It always kind of amazes me how very little people know about the history of Venice. People that have lived here quite a while that have never heard of the Neptune Parade! That don't know who Arthur L. Reese was, and what he did for Venice. Or Irving Tabor! That don't know how Abbot Kinney chose the land that became Venice of America. That don't know the Black History of the Oakwood neighborhood. Maybe if they did, there wouldn't be people like the Penskes trying to buy a historical church for their personal residence? Well, the Venice Heritage Museum is about to make sure that all Venetians know their history.
The idea of a museum for Venice has been discussed for nearly the entire time our seaside community has existed, but now there is really something happening with it. Founded by Venice collectors such as Todd Von Hoffman and his band of merry pranksters. I met with VHM Board members Kristina Von Hoffman, Marilyn Ramirez, and Takara Adair at the proposed site of the new museum earlier this month when I was back in my beloved Venice checking up on it and getting a badly needed break from caregiving back in Minneapolis. We sat down in the grass there in Centennial Park, and I wondered if most current Venetians even know where that is? Well, it's the expanse between Venice Boulevard, in front of the Abbot Kinney Memorial branch of the Library - and that is where the Venice Heritage Museum is going to be located, in the perfect spot to welcome all to Venice.
The proposal features a restored classic Red Line Trolley to house the actual museum, along with a copy of the original Tokio Station where you would (will) buy tickets and get information, as well as a stage to host musicians, talent shows, storytelling, and all that good stuff that brings people together. The inside will feature the collections, archives, photographs, virtual reality interaction, and many, many stories of Venice past as our town gears up to celebrate its 116th Anniversary on July 4th this year! That's a lot of history, and it simply must be preserved to show future generations just how this groovy enclave became all that it is, including Dogtown and the designation as the "Last Beach Community of Color" in Los Angeles.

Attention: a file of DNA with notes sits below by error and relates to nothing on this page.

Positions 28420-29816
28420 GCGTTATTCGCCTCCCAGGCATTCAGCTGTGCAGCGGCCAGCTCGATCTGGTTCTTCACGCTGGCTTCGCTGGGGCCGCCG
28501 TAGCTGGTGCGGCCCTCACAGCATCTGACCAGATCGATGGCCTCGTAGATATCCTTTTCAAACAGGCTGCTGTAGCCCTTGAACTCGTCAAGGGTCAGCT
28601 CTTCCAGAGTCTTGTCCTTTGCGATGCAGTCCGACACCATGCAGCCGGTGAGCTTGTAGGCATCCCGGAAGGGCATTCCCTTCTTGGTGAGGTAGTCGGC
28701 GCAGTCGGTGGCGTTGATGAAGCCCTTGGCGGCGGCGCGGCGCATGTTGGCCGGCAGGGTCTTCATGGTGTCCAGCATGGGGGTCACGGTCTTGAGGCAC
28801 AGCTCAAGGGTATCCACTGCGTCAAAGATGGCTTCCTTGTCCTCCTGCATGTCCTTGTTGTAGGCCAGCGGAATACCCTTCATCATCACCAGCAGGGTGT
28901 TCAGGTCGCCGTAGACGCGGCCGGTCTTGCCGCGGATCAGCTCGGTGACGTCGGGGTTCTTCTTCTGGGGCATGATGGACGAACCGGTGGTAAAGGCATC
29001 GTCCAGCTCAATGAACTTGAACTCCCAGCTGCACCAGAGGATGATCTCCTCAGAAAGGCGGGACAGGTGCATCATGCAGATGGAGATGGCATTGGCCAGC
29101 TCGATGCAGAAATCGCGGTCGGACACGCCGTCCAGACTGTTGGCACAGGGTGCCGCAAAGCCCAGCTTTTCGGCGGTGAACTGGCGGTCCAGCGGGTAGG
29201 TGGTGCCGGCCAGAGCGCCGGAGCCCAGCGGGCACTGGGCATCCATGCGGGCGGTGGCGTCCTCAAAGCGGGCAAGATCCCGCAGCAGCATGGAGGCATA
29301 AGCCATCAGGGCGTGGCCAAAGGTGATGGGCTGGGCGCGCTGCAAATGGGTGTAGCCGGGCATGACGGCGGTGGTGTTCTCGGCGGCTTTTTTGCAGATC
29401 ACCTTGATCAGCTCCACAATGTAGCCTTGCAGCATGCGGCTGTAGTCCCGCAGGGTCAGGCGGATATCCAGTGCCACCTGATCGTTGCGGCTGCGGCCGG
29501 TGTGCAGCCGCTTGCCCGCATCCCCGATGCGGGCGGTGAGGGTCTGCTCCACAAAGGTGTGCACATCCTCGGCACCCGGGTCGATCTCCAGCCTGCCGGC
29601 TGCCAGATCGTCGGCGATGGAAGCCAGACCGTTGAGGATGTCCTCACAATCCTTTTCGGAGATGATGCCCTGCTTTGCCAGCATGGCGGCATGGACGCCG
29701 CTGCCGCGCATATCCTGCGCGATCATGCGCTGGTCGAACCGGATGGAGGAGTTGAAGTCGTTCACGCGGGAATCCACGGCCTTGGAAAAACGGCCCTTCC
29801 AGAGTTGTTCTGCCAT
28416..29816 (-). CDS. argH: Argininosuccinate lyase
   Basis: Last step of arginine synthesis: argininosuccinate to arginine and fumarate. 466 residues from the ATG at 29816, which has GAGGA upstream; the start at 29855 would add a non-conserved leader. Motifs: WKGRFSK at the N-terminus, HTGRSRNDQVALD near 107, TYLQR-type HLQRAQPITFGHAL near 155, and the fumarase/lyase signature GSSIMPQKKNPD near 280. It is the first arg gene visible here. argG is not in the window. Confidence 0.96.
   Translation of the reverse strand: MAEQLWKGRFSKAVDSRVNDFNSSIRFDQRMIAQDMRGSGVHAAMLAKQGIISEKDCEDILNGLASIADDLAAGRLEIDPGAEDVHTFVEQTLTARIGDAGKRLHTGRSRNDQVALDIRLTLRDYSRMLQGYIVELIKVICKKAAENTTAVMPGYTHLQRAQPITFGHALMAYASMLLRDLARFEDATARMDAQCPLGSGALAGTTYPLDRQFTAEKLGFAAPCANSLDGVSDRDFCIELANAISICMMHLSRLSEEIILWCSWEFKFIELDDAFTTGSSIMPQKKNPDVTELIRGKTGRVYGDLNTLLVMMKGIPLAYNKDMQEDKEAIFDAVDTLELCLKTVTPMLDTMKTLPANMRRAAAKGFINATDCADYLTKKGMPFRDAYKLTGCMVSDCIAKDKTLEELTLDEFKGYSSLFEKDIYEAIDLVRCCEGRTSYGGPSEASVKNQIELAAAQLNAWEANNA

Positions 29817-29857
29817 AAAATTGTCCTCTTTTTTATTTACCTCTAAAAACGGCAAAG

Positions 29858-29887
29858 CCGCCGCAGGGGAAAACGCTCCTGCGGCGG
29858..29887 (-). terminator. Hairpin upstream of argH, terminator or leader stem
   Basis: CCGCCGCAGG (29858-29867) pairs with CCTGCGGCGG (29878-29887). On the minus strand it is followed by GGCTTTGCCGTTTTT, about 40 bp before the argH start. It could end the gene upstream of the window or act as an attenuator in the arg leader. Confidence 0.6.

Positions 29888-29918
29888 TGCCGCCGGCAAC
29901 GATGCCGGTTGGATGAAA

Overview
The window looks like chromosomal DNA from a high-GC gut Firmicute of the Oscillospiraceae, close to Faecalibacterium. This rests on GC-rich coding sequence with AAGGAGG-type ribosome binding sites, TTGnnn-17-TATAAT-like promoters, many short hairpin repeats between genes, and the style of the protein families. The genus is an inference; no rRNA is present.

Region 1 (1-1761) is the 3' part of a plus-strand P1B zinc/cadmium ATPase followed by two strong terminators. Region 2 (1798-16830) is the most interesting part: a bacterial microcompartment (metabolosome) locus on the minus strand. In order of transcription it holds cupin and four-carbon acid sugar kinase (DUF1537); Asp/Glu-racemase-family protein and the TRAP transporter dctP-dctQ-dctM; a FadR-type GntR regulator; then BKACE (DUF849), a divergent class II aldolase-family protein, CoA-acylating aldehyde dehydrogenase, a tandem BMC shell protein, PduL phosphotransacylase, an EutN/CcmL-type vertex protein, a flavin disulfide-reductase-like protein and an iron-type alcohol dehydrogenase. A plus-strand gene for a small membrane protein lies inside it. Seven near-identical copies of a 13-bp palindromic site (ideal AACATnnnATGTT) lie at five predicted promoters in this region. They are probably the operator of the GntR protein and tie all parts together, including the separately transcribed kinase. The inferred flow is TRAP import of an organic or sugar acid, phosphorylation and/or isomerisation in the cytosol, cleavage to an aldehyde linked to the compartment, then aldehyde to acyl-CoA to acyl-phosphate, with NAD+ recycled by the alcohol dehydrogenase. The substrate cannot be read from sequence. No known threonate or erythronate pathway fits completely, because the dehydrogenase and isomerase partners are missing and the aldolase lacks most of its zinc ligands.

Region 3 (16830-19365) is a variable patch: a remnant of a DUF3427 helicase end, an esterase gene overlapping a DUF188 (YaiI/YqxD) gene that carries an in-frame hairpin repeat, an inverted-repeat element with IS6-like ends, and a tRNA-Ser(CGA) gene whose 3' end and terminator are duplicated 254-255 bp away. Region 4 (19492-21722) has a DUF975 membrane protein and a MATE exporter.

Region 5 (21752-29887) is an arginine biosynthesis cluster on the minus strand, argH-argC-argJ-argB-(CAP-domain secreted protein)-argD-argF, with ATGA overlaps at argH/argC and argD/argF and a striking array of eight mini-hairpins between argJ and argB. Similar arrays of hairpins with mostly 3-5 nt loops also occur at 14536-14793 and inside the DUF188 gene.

I remember when the gentrification was really gearing up after the turn of this century, and I started Blogtown in 2009 in order to capture some of the stories and characters of a Bohemian Surf community that I could already feel starting to disappear as the big money came in. Greedy landlords drove out so much of the artistic, creative, eccentric, hippie spirit of the place ... but not all of it. Venice has an indomitable spirit that refuses to be snuffed out, and I saw all of it still very much intact on my far too brief of a return trip back. It's there. It's vital. It must be celebrated. It must be kept intact, and handled in a way that knows how precious and rare it is. That is up to all of us who love Venice.
No one moves to Venice to live in a regular, humdrum place. When you become a resident of this Community, you must recognize where you are moving into. You cannot expect it to change to your personal desires - you're new, and much came before you. YOU have to change to become Venice (or not, if you're already somewhat cool). You come into such a place with RESPECT - for what came before you, and for what it is now.
The only way forward for a place such as Venice is by treating all with that respect, with listening, learning, empathy, and kindness. The way you learn is by knowing your history, which you will learn from your neighbors, of course, but soon there will be an actual place to bone up on your Venice knowledge with the Venice Heritage Museum.
There have been several successful fundraising events to make this dream happen, from a launch at Beyond Baroque, a party at Hama Sushi, and a car wash at Great Western Hoagies to a wrap party for the Go Fund Me campaign that was held at the beach parking lot. With all of the negativity surrounding Venice in the past few years, residents have been eager to have something positive to focus on, which this project most certainly is. This museum is wanted, and there is a clear will to make it happen. The hope is to break ground on the campus before the end of this year, with an eye on opening in July of 2023 in time for Venice's birthday!
There is still a great deal of work to be done, and will take the involvement of the entire Community as the VHM strives to be an inclusive space that shares the stories of all. This space will bring together residents and tourists alike for very Venice events, which is the whole point - to show that the culture and that SPIRIT of Venice is still very much alive and well. They need your memorabilia, your photos, your written stories, and yes, your dollars to make it happen. Please reach out to the Venice Heritage Museum team via their Website, and help bring yet another Venice dream come true.
Thank you so much for caring about the history and preservation of our Venice.
Donate to the Venice Heritage Museum HERE.
*Photos courtesy Venice Heritage Museum.